Traditionalists will complain that the modern Champions League format, since it evolved from the European Cup, is culpable for this situation. It does, inevitably, favour clubs like Arsenal, who are capable of finishing in the top four every season but without the guarantee (or, these days, likelihood) of actually winning the title.
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And it is also true that the lucrative cash generated from having several group-stage games to rely on helps teams like Olympiakos pull away from their domestic rivals – a situation which could arguably lead to the same old teams qualifying and thus similar-looking groups from year to year (even if the likes of Spurs and Nordsjaelland occasionally break through).

Yet, as ever in life, one should be careful over that about which one complains. Despite its faults and the occasionally tedious group stage, the competition nonetheless produces some terrific drama. The exits of Manchesters United and City during the final group games of last season showed that, despite Arsenal's success, the first stage is not always easy and uneventful.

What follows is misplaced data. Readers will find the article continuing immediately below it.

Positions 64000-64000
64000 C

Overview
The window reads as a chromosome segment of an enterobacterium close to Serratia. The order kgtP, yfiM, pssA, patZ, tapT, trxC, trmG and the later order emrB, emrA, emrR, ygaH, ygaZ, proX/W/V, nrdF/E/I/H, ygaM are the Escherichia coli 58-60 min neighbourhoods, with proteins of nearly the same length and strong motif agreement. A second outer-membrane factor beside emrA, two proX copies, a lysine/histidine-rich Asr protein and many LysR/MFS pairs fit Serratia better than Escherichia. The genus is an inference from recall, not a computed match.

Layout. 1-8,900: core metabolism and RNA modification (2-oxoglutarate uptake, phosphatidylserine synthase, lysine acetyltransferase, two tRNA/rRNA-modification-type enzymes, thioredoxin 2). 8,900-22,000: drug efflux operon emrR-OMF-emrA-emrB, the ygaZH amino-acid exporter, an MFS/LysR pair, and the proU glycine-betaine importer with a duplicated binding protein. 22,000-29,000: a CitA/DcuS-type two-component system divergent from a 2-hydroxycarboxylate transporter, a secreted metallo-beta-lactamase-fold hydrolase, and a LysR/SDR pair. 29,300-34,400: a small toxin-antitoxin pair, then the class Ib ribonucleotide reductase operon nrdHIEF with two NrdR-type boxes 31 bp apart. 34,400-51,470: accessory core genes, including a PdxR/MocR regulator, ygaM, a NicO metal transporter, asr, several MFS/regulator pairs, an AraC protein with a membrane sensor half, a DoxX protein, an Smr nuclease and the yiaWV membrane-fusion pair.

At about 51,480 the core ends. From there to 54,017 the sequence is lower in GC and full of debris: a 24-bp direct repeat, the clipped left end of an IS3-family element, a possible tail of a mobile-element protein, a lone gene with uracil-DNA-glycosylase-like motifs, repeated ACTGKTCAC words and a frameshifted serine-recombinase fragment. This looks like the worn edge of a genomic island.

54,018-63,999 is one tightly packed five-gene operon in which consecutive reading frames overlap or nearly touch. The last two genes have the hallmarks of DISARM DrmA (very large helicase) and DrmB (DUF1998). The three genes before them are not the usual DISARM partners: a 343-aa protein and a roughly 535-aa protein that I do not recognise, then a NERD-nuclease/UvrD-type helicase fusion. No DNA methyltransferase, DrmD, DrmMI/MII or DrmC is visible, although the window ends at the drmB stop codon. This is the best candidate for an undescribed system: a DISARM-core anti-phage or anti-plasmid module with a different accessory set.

And last season also saw the Gunners, once into the knockout stages, taking part in perhaps the competition’s most exhilarating two-legged tie – a narrow 4-3 aggregate defeat to AC Milan. The Champions League more often than not provides us with great football and has also succeeded in warding off moves for a more comprehensive "European League", which was at one time threatening to erode the continent's top domestic divisions.

The competition remains a big feast, with everyone wanting a place at the top table. As Arsenal fans, we should be grateful to stuff our faces year in, year out, even if games such as Wednesday's are sometimes less than appetising.

While the group stage may appear like a bland starter of mushroom soup, we know that the real treats lie ahead. And there is always a very slight glimmer of hope that, at the end of it all, with the hosts drunk and distracted, we can make off with the silverware. As that lot up the road will tell you – the alternative is sitting at home with a Pot Noodle and watching 'Eastenders'.